Monday, November 19, 2007

Midwest climate pact generates little attention

Midwest Governors (plus Canadian officials) signed a couple of climate agreements in Milwaukee last Thursday. Madison's liberal paper, The Capital Times, only ran a couple of AP articles by Emily Fredrix who explains:
The plan calls for laying out concrete goals within the next eight months and establishing the cap-and-trade system within a year, with the entire agreement implemented within 2 1/2 years.

Illinois, Iowa, Kansas, Manitoba, Michigan, Minnesota and Wisconsin agreed to that deal, according to an association ballot circulated among the states. Indiana, Ohio and South Dakota have agreed as observers.
Those states also agreed to the other part of this agreement:
Under the other pact, biofuels produced in the Midwest and other low-carbon fuels would make up at least half of all transportation energy consumed in the region by 2025. A third of retail gas stations in the region, or about 10,000 stations, would offer the ethanol-based gasoline E-85 by that year.

Thirty percent of electricity in the region would come from renewable sources by 2030. All new coal plants would capture and store carbon dioxide emissions by 2020, and a multi-jurisdiction pipeline would be permitted by 2012 to move carbon dioxide captured from new plants to a reservoir.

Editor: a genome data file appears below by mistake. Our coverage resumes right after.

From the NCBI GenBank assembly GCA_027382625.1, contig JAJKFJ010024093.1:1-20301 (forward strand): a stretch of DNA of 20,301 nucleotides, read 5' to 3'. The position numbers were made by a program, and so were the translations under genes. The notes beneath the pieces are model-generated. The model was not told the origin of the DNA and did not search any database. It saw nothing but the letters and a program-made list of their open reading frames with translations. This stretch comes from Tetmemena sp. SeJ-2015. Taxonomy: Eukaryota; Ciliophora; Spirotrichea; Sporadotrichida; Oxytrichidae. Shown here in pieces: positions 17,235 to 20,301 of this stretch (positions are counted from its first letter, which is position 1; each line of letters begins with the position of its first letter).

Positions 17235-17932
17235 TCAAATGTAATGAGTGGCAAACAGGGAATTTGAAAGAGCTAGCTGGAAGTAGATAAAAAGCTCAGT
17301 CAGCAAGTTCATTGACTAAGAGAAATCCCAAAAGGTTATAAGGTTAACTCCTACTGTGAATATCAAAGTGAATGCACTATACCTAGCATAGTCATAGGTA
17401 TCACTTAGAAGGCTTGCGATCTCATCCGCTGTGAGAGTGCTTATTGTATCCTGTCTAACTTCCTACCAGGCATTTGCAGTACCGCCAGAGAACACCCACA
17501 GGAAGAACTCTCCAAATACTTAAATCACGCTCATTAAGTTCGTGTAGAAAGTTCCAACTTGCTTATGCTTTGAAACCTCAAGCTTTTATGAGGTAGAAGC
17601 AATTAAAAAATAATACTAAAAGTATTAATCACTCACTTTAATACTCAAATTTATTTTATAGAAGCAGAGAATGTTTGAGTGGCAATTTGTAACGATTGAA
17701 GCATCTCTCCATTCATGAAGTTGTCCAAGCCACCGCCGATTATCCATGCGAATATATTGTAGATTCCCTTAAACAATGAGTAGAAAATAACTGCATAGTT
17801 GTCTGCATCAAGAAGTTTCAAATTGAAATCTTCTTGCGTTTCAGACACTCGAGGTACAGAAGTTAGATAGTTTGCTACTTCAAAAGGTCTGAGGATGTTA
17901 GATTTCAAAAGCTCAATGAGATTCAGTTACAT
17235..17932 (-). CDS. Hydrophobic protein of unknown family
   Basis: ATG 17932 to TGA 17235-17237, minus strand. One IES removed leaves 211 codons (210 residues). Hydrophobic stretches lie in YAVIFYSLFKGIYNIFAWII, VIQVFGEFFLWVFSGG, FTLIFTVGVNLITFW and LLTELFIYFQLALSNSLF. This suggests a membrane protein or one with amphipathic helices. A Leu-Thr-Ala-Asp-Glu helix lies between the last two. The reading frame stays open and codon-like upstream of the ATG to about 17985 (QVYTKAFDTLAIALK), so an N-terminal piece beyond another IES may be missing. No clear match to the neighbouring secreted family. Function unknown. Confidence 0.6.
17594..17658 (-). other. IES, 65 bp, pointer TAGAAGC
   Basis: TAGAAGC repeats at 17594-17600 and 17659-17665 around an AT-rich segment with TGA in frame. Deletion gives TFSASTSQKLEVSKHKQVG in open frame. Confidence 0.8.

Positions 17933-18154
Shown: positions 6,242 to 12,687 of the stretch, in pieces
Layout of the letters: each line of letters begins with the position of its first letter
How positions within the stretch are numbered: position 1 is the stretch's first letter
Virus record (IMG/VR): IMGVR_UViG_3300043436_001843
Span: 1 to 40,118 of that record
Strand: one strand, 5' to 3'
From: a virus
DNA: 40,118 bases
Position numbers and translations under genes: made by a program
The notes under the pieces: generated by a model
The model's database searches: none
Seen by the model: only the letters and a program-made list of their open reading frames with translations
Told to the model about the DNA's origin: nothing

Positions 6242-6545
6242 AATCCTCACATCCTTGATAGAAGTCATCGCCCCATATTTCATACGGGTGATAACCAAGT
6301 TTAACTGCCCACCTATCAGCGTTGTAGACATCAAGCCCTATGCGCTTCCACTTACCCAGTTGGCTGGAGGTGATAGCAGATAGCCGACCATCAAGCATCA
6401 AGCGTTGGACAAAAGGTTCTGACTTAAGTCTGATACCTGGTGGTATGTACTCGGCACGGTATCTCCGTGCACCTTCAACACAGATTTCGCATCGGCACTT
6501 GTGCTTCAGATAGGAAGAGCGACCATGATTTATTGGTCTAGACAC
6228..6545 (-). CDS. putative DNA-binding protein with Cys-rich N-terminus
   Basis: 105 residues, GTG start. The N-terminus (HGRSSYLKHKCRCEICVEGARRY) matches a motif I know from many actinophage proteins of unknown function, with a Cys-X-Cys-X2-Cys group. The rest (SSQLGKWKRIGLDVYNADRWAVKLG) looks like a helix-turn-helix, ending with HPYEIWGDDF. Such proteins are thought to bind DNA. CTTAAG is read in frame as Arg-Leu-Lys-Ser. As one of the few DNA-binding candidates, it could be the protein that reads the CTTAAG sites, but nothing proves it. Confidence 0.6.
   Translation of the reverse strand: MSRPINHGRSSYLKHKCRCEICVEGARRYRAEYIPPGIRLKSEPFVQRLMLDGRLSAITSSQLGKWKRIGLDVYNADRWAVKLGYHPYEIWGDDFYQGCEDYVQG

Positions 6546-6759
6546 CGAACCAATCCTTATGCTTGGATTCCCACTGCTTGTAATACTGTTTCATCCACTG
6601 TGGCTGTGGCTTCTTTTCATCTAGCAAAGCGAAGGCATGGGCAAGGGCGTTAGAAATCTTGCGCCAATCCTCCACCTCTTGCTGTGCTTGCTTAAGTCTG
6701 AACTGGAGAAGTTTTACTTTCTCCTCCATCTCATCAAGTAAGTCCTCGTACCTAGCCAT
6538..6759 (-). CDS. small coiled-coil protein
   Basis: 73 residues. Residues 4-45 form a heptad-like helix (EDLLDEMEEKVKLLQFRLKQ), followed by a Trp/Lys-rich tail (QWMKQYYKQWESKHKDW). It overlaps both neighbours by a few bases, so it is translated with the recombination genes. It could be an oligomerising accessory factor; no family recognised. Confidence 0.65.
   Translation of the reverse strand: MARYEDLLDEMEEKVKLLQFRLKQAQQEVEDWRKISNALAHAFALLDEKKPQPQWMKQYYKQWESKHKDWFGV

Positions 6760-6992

This was called a regional summit on energy and climate change but a lot of the above is about "energy independence": finding a replacement for middle-east oil which powers our transportation. Everyone reading about global warming should remember this fact: doing something for independence in our transportation fuels doesn't necessarily do anything to stop global warming. Burning ethanol still produces CO2, though not as much as gasoline. Most of our CO2 release is from electricity generation.
A Reuters article from John Rondy answers my question from two posts ago:
The third such pact between U.S. states means that nearly half of Americans will be living in areas covered by agreements designed to combat global warming, according to the Washington-based World Resources Institute.

The area involved in Thursday's agreement runs from Ohio west to Kansas. If the region were its own country, the World Resources group estimates, it would be the globe's fifth-biggest producer of greenhouse gas emissions behind the United States as a whole, Russia, China and India.
The midwest gets about 70% of its electricity from coal (Chicago, mostly nuclear, is an exception) so we've got a lot to do. The Milwaukee Journal Sentinel endorsed the pact in an editorial.
The NYTimes covered it as part of story on other regional efforts. The WashPost didn't cover it at all.

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